Competition for nutrients, not only glucose but also amino acids, is critical within the mesothelioma microenvironment (Figure 2). It is known that mesothelioma cells increase the expression of L-type Amino acid Transporter 1 (LAT1), depriving T-cells of amino acids, such as arginine and tryptophan, which are essential for T-cell function and proliferation [121]. Mesothelioma cells could also inhibit T-cell glycolysis and functions, increasing the levels of indoleamine-pyrrole 2,3-dioxygenase (IDO), which degrades tryptophan into kynurenine, a well-known immunosuppression factor [121,123,124]. In conclusion, the mesothelioma metabolome and secretome equally recruit and reprogram infiltrating immune cells [122].

3.3.2. Adenosine Pathway

Adenosine (ADO) plays important roles in building an immunosuppressive TME contributing to cancer progression [125]. The extracellular (e) levels of ADO in tumors are more elevated than those in normal tissues [125,126]. eADO concentrations can be raised in response to metabolic changes. In conditions of low oxygen or nutrients, we observe an inadequate ATP biosynthesis in cells, leading to a reduction in the ATP/adenosine ratio. Hypoxic conditions lead to a strong accumulation of eADO in tumors, also regulating the expression of ADO production machinery, including CD39 and CD73 ectonucleotides [127,128]. While under normal conditions the Adenosinergic Pathway (AP) is fine-tuned and controlled, in cancer the signaling is altered, promoting malignant cell transformation. AP in cancer cells by increasing the secretion of cytokines and immune modulatory factors, including IL6, IL10, TGFβ, and VEGF, and activating survival/signaling pathways such as PI3K-Akt-mTOR, sustains immunosuppression and promotes tumor progression, metastasis, and therapy resistance [26,129,130].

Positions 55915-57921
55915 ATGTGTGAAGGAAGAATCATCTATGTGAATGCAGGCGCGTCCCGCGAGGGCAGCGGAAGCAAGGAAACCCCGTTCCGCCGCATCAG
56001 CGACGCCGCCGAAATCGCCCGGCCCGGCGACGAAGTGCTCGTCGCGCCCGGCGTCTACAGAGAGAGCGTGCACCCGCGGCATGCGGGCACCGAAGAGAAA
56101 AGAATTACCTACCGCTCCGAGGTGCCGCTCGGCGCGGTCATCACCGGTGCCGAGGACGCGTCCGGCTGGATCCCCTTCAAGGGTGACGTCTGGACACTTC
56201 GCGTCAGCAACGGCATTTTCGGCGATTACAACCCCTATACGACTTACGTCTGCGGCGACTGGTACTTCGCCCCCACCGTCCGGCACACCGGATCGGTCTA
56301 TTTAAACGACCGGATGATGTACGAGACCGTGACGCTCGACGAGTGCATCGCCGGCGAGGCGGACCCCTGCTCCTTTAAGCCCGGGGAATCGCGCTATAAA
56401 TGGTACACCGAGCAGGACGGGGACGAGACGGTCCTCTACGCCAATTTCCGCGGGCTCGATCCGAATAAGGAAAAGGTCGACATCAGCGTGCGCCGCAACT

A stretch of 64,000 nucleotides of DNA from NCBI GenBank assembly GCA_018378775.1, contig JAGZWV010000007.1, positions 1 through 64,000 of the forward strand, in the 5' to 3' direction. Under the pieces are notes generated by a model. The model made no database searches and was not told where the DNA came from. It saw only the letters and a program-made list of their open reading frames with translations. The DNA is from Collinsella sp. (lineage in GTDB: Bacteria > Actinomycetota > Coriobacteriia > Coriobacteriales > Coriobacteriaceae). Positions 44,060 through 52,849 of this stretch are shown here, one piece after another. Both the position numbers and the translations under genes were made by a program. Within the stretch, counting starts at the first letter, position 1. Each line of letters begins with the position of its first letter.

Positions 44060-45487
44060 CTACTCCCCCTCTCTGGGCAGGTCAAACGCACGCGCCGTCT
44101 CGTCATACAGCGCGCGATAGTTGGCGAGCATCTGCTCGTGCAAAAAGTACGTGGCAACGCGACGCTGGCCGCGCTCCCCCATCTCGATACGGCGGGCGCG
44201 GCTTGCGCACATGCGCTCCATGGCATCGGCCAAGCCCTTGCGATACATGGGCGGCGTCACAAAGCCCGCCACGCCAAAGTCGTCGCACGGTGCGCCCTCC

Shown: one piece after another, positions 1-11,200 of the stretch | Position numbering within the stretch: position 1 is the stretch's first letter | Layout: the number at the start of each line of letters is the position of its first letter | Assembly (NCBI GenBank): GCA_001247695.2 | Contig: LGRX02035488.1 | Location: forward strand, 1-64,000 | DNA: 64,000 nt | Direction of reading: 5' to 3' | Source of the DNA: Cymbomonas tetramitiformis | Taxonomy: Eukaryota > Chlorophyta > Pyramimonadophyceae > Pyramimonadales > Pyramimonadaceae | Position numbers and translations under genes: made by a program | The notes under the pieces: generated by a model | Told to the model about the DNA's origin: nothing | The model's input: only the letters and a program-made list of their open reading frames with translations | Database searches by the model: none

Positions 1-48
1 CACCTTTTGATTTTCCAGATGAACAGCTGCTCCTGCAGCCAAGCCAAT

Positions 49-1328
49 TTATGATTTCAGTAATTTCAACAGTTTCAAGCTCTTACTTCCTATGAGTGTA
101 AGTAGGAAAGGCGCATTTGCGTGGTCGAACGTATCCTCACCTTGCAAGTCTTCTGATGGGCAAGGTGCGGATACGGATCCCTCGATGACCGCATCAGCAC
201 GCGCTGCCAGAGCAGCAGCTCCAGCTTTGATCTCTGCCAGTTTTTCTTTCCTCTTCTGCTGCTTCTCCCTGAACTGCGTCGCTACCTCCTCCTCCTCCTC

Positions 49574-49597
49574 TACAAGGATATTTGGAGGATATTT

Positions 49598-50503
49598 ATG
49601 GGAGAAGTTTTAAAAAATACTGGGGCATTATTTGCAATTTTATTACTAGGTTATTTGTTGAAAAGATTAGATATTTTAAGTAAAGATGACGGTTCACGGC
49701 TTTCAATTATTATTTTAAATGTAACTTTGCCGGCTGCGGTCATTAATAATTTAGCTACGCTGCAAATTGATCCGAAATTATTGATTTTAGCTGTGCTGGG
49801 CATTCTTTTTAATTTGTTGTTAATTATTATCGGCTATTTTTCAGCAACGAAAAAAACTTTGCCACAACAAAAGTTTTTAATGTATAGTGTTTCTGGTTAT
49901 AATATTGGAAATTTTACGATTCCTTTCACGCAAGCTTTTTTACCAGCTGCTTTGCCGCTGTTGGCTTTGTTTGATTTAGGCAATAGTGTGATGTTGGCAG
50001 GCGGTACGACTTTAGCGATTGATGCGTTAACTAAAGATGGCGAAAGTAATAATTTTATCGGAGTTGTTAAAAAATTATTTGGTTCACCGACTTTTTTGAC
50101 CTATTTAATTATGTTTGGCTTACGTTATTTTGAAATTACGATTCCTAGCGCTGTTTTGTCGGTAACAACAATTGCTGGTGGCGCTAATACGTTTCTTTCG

ADO signaling has been slightly studied in MPM, however, some evidence has supported a functional role of ADO in the MPM immunosuppressive microenvironment (Figure 2). As observed in other tumors [131], the ADO signaling pathways may regulate MPM cells–TAMs interaction, inducing TAMs’ proliferation and the release of pro-tumoral cytokines [129]. Al-Taei et al. showed CD73 expression on TAMs in pleural effusion derived from MPM patients. This result supports the hypothesis that the TAMs–ADO axis is involved in creating immunosuppressive conditions within the TME of mesothelioma [132]. Clayton et al. reported the expression of CD39, CD73, and eADO in MPM-derived exosome from pleural effusion, contributing to the inhibition of T cell functions [133]. Nakajima et al. showed that adenosine deaminase (ADA), an enzyme that catalyzes the deamination of adenosine to inosine and deoxyadenosine to deoxyinosine, is increased in MPM pleural effusions compared to benign diseases, suggesting the existence of an endogenous mechanism able to switch-off ADO signaling [134].
Despite very little information about the role of the AP/ADO axis in MPM being present, these data incentivize researchers to start novel studies to investigate the functional role of this network in MPM, with an eye on its translational and therapeutic potential [26].

3.3.3. BAP1 and Metabolic Reprogramming